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late 14c., "study of the structure of living beings;" c.1400, "anatomical structures," from Old French anatomie, from Late Latin anatomia, from Greek anatomia, from anatome "dissection," from ana- "up" (see ana-) + temnein "to cut" (see tome). "Dissection" (1540s), "mummy" (1580s), and "skeleton" (1590s) were primary senses of this word in Shakespeare's day; meaning "the science of the structure of organized bodies" predominated from 17c. Often mistakenly divided as an atomy or a natomy.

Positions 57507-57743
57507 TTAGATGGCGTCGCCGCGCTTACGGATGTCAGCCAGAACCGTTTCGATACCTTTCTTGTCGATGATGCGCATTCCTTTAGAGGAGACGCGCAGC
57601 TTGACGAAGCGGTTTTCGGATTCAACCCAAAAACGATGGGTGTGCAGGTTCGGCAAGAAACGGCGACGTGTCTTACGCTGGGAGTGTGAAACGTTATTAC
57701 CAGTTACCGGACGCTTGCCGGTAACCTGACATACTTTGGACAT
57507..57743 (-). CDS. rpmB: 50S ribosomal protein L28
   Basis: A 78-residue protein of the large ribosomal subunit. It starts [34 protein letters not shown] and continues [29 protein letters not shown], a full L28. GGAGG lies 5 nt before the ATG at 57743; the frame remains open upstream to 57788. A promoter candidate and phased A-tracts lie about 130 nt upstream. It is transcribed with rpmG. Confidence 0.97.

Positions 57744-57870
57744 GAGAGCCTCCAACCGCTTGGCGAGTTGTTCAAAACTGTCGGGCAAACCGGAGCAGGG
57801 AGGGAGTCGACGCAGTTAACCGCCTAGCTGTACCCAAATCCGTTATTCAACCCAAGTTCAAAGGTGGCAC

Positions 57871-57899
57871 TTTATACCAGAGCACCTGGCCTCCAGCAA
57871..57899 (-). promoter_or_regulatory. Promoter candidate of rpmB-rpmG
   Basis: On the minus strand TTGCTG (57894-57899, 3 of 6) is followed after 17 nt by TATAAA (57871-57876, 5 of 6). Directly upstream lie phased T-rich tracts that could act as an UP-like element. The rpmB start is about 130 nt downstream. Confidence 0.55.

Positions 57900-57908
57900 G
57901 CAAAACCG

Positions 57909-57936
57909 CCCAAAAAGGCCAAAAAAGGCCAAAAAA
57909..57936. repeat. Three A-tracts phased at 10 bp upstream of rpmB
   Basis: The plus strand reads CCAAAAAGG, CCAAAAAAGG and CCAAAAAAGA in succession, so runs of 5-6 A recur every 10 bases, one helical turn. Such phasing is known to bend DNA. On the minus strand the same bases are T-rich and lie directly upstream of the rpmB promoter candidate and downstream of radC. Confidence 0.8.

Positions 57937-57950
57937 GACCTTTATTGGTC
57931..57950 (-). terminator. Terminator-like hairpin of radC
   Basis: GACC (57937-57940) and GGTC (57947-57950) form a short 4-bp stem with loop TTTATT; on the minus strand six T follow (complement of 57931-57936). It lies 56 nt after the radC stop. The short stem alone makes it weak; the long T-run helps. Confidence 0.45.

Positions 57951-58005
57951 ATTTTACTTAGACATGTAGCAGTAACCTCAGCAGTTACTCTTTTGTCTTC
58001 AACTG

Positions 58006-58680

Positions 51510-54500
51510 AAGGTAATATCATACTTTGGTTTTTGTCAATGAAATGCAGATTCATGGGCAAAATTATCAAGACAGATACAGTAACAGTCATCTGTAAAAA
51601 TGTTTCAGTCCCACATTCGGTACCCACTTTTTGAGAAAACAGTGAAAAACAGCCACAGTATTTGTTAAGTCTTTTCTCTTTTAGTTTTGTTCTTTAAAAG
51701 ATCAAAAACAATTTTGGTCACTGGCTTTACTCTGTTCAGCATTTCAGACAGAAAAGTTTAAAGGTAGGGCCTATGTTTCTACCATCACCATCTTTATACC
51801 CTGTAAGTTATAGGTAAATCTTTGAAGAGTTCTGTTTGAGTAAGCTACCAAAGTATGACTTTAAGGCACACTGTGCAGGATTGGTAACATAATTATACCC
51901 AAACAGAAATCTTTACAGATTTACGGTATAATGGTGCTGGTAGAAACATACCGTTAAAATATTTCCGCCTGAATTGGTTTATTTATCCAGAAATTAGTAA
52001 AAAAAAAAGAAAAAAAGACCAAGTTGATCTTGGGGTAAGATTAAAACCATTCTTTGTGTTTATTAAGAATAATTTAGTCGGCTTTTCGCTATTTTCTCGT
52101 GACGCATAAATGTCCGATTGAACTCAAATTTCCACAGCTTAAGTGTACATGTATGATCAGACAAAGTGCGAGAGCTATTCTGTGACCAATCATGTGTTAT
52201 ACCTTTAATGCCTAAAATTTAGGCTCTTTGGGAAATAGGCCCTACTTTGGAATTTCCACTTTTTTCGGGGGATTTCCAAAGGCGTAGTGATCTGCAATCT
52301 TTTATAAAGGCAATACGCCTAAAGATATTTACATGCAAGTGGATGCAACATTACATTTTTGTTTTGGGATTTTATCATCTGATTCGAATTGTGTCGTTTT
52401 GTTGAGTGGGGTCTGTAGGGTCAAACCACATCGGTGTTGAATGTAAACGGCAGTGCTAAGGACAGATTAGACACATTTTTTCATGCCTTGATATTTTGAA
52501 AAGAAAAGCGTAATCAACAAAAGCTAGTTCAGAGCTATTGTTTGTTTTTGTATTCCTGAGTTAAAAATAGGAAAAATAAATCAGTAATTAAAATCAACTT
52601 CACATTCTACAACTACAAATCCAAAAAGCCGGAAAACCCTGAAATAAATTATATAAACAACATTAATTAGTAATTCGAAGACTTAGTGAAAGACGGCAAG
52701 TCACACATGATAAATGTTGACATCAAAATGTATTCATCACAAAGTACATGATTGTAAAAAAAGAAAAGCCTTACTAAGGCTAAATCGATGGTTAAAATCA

The scyence of the Nathomy is nedefull and necessarye to the Cyrurgyen 
anatomy a·nat·o·my (ə-nāt'ə-mē)
The morphological structure of a plant or an animal or of any of its parts.
The science of the shape and structure of organisms and their parts.
Dissection of an animal to study the structure, position, and interrelation of its various parts.
The human body.